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What General Washington Knew

February 16, 2015

“I had four bullets through my coat, and two horses shot under me, yet escaped unhurt altho’ death was levelling my companions on every side.”

That’s what George Washington reported about the 1755 rout of British and American forces by the French and Indian frontier coalition. Colonel Washington had warned General Braddock to beware of an ambush, but the British commander did not heed the advice of his American aide-de-camp. Braddock, dozens of officers, and hundreds of his men were killed, but Washington miraculously escaped harm and was able to organize an orderly withdrawal from the region.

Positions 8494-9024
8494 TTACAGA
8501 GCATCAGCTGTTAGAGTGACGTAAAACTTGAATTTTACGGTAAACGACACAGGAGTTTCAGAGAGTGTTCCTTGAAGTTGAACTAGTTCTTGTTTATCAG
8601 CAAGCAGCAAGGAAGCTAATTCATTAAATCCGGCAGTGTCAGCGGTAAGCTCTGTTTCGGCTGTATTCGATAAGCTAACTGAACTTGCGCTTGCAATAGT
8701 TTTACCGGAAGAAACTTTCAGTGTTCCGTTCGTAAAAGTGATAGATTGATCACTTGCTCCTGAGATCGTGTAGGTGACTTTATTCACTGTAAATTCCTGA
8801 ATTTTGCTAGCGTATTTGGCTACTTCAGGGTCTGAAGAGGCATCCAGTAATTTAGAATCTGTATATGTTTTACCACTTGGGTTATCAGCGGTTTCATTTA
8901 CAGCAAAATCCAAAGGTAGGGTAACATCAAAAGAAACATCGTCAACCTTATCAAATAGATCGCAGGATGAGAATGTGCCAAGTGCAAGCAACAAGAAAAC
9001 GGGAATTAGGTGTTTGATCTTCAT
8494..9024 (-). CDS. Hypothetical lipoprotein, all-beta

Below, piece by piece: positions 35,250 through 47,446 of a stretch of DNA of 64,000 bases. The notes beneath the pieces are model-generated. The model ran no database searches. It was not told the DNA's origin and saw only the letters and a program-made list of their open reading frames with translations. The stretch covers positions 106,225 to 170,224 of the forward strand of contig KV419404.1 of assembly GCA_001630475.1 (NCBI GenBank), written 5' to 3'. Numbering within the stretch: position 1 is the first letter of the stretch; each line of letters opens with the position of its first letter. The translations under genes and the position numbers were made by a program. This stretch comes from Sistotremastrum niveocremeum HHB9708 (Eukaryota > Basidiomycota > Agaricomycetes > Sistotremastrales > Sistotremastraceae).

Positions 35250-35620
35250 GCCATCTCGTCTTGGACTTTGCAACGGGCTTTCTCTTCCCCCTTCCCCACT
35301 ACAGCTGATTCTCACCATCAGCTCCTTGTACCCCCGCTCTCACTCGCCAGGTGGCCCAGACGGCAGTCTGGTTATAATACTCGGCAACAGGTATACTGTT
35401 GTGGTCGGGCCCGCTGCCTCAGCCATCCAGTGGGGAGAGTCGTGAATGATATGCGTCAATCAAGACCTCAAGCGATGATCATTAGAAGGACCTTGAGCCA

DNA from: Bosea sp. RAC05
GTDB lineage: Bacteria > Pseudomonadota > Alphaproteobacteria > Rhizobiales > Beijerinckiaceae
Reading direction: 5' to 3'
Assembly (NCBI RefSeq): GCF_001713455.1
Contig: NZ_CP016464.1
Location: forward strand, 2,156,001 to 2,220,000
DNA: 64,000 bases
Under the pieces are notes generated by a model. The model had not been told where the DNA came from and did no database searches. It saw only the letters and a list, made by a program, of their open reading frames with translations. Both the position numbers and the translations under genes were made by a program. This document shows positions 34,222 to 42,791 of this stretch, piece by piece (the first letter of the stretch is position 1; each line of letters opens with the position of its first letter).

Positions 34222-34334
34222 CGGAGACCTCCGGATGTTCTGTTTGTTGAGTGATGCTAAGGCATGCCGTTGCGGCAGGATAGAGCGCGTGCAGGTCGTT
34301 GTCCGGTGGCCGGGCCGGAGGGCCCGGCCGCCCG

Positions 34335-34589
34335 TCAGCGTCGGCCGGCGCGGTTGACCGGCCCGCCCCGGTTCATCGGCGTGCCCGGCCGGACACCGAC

The arrogance of a British Major General had led to the defeat of a highly trained army, but the hand of Providence had spared the life of the disregarded aide-de-camp. Two decades later Washington would lead the Americans against the British. The British would be no less arrogant, and Providence would be no less needed, but General Washington already knew this.

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